America was established by those who settled it. There was no America before specific people at a specific time decided to tame the vast wilderness that would become the territorial jurisdiction of the United States. Those people were all white, all British, and, at the time of the War of Independence—about 170 years after the first settlers made a home for themselves in Virginia—they were at least 80 percent English and 98% Protestant Christian… To repeat, there was no America until white, British Protestants created it.
By Jack Kerwick via LewRockwell.com
Because of the ever-increasing rarity of overt instances of white-on-black “racism” (and make no mistakes about it, “racism” is used to refer only to white-on-nonwhite transgressions), the architects and agents of the Racism-Industrial-Complex (RIC) have had to appeal to what they call “institutional” or “systemic” or “structural” racism.
The idea here is that even the best-intentioned of whites are either subconsciously racist or, at the very least, they subconsciously purvey American institutions which embed “racist” assumptions that impede black success. Eduardo Bonilla, a loyal RIC agent, sums up the gist of this notion in the title of his book on this subject: Racism without Racists: Color-Blind Racism and the Persistence of Racial Inequality in America.
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Very rarely, though, do we hear much about patriotism. It’s true, of course, that we’ll not infrequently hear politicians refer to the policy proposals of their opponents as “un-American.” Yet it’s supposed to be bad form to question another person’s patriotism. Given the ease with which people, particularly leftists, hurl the R-word (as well as many other derogatory terms) at their opponents, the conspicuous paucity of charges of anti-Americanism is more than a bit curious.
Well, it’s curious on its face. But once we scratch the surface, it’s not hard at all to see why those on the left prefer for the topic of patriotism to go the way of the dinosaur: Given its unequivocal commitment to the fundamental transformation of the Western world, the left has always derived its identity in large measure from its vehement opposition to the national identities that compose that world.
Thus, the left in America is practically by definition anti-American. Except for when appeals to them prove rhetorically effective and ideologically useful, for the culturally and historically-specific particularities and contingencies that constitute America the left has nothing but contempt. This is not hyperbole. Logically, it’s impossible to draw any other conclusion from the left’s relentless campaign against the allegedly “racist,” “sexist,” “classist,” “homophobic,” and “xenophobic” character of the country. How, we must ask ourselves, can those who tirelessly characterize America in these terms have anything but disdain for an entity that they (supposedly) think is so ugly, so evil?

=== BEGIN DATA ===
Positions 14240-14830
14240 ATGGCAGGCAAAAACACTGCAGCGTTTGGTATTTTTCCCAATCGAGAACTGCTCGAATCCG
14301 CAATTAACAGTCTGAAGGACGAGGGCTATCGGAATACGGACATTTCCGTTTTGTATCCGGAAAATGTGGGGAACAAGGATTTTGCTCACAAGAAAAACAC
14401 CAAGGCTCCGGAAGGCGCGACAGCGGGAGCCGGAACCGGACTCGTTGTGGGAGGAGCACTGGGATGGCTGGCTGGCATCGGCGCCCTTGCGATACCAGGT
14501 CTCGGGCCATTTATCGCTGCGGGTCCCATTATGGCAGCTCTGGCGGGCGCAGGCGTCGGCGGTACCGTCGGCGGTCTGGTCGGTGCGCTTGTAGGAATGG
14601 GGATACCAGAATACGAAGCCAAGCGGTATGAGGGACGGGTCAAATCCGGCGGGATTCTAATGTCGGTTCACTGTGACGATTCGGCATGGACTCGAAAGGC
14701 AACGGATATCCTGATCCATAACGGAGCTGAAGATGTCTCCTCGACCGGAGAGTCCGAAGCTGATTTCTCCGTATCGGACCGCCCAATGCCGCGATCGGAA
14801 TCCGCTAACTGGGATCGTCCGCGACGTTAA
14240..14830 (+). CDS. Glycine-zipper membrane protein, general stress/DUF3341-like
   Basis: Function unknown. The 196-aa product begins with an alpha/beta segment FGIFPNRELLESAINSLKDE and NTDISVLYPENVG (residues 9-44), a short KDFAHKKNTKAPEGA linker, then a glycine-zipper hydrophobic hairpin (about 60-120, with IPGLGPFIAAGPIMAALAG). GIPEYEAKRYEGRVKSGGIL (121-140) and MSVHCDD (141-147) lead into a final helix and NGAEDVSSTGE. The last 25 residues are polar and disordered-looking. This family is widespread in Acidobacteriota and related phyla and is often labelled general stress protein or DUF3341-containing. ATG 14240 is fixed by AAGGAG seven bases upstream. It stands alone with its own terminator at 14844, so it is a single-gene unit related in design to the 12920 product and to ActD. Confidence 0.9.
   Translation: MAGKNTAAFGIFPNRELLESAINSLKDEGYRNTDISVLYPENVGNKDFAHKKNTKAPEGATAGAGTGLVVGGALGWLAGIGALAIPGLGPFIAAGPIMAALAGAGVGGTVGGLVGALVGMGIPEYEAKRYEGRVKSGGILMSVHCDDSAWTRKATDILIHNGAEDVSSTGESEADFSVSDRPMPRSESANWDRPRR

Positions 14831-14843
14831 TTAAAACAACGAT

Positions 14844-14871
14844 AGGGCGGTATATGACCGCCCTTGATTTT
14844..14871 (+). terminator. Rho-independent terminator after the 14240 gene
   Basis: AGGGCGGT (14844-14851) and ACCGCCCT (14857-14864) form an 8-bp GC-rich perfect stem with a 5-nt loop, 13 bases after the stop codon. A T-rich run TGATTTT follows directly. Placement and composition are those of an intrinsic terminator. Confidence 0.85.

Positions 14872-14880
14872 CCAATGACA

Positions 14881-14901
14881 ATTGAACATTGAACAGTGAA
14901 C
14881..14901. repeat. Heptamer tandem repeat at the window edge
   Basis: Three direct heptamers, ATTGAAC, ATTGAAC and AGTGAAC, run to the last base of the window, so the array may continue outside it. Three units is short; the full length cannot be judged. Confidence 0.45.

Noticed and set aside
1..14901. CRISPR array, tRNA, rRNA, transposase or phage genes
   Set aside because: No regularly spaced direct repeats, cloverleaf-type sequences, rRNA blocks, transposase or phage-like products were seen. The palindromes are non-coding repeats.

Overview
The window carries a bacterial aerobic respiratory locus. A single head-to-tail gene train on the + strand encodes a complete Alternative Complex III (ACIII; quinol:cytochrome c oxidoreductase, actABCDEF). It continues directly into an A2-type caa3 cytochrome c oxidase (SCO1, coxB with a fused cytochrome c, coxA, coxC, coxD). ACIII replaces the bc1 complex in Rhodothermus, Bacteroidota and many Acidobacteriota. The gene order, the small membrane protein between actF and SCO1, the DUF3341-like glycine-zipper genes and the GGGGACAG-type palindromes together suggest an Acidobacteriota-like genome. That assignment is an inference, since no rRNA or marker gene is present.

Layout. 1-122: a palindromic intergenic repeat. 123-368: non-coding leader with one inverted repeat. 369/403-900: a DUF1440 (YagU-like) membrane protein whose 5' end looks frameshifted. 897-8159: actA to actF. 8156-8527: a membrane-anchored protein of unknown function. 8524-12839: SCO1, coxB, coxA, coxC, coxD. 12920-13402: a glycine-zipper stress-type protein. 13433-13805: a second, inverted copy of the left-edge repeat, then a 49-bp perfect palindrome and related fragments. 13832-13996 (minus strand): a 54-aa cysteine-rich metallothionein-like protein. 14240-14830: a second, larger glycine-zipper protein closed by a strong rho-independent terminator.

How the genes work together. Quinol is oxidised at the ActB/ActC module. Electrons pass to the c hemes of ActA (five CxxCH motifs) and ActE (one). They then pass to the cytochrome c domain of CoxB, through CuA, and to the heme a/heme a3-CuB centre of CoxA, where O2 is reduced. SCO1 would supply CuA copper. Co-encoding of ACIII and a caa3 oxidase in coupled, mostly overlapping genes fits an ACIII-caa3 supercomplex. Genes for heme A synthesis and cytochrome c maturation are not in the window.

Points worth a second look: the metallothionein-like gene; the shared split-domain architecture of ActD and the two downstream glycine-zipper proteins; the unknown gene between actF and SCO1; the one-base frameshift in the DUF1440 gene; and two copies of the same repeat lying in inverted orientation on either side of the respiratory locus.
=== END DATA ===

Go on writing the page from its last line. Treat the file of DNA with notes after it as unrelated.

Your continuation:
Let’s be frank: America was founded by white people, white Protestant Christians, to be exact, and for white people of (mostly) the same description. As early on as 1790, just a short while after the United States Constitution was ratified, the Naturalization Act was passed. This law expressly limited citizenship in the new Republic to “free white persons of good character.” Until as recently as the 1960s, America remained nearly 90% white. Today, at about 63% of the population, America is still majority white.
Considering that it is the white, heterosexual, Christian male on whose shoulders the contemporary left lays the burden of all of the world’s problems, there is no way that leftists can, without being blatantly inconsistent, not seethe with disgust and hatred for this bastion of White Supremacy that they have long referred to as “AmeriKKKa.”
Still, there are indeed individual Americans of a leftist bent who will take offense at the charge of anti-Americanism, individuals who insist upon their love for the United States. Such folks are doubtless sincere. Their sincerity, however, goes no distance toward undercutting the anti-American logic of their ideology.